I’m in the Executive Lounge on the 25th floor of the Hilton in downtown Austin. How did I get here? Not as groundbreaking as the Talking Heads song, that’s for sure. My old college friend — who is oh-so-attractive in a variety of ways — gave me access. She said to “just act like you’re one of them.”
Ha! I am one of them. Except that I don’t have the money they obviously do.
Money. That’s been bothering me a lot lately. Self-worth may not be tied to wealth, but basic survival definitely is — and working in progressive politics provides the former but not the latter. I work for the rights of others, but can’t afford my own apartment. I fight for social justice, but receive none myself. How is this fair?
This isn’t to bash my current employers — I am thankful for them. Without them, I’d be in the collection agencies’ targets. I’m speaking more generally, with a personal perspective, though.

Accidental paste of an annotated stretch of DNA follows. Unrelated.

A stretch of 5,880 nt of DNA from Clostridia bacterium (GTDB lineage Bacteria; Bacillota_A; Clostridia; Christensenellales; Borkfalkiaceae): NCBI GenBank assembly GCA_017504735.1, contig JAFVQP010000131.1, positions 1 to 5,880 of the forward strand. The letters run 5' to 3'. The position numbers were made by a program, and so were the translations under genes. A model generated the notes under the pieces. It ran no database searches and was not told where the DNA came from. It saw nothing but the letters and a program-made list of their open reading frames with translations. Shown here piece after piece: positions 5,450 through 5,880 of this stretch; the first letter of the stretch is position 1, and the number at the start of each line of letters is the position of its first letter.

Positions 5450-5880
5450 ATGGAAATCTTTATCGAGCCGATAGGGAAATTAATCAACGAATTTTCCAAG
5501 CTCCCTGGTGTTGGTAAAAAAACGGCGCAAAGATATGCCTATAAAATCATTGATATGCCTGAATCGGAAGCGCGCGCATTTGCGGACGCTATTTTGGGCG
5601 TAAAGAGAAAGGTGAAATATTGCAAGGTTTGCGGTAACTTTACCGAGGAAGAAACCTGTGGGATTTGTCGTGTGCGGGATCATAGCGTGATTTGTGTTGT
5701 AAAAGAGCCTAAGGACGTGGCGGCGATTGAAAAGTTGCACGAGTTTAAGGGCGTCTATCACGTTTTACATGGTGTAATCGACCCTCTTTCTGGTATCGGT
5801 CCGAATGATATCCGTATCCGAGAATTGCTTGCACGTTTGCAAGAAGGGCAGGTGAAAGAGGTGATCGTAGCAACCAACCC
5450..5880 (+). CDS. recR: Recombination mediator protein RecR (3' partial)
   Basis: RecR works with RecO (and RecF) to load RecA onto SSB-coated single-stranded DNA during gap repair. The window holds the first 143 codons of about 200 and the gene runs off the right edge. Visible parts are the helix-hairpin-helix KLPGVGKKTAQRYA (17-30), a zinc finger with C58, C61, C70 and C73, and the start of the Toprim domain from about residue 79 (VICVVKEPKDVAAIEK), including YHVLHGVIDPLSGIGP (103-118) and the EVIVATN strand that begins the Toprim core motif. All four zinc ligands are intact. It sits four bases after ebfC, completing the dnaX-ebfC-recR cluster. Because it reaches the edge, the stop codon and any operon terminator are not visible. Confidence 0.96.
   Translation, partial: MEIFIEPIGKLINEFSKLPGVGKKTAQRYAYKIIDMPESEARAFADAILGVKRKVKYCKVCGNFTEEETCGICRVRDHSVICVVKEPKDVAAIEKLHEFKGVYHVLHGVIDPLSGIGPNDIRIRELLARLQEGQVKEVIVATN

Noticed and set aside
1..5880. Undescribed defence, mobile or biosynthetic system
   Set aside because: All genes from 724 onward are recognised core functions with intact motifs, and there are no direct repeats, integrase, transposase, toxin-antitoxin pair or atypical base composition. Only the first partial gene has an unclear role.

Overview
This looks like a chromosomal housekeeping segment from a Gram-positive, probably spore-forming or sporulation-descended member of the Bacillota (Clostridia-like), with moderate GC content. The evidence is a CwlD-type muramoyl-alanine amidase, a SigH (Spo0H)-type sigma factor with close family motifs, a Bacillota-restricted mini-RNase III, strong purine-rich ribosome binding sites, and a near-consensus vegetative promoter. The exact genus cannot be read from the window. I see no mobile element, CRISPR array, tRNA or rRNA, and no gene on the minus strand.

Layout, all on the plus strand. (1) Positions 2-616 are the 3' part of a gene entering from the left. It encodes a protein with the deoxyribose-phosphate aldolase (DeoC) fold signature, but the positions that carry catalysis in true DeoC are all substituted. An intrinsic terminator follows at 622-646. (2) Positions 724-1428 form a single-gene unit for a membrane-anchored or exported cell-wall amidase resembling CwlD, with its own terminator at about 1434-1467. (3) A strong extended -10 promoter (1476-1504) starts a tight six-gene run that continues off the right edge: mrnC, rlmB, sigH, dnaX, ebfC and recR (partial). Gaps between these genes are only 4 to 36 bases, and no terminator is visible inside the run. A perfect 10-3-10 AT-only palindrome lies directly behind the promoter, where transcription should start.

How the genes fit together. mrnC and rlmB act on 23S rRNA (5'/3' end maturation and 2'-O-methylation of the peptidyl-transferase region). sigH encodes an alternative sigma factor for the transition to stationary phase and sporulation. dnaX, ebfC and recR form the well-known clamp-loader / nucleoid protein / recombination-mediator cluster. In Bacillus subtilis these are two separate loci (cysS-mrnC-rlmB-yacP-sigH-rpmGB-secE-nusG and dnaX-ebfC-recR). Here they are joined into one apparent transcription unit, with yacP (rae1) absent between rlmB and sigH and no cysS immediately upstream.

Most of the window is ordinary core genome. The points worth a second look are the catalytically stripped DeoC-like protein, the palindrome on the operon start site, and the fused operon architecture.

So, financial problems. Housing problems. Many people have it worse — but I’m not them. I’m me, and all I know is what I experience, and so far this year, it’s been nothing but suck.
When it comes to women, my friends think I have a ton of options (Claire) and that I’m a badass player (Dave, Joaquin), but the truth is that I’m lonely. I have wonderful friends, but, romantically, I’m alone (aside from my dog, Lady).
And I haven’t felt this insecure in years.
I remember what I thought as an 18-year old in basic training with a bunch of fellow trainees in their mid- to late-20s: “I haven’t fucked up my life enough to be here yet.” Sometimes I wonder if I haven’t reached that point now — and even the military isn’t an option any more.
I wonder how long I can feel sorry for myself. (It’s only recently hit so hard.)
I’m in a hotel overlooking Austin — I can see my alma mater, St. Ed’s, and the Zilker Park Christmas tree in the distance — but I wish I were in any other city. Give me Cleveland or Cincinnati or Raleigh or Iowa City — anywhere.
To paraphase the George Thorogood song, if I’m going to drink alone, I’d prefer to be by myself.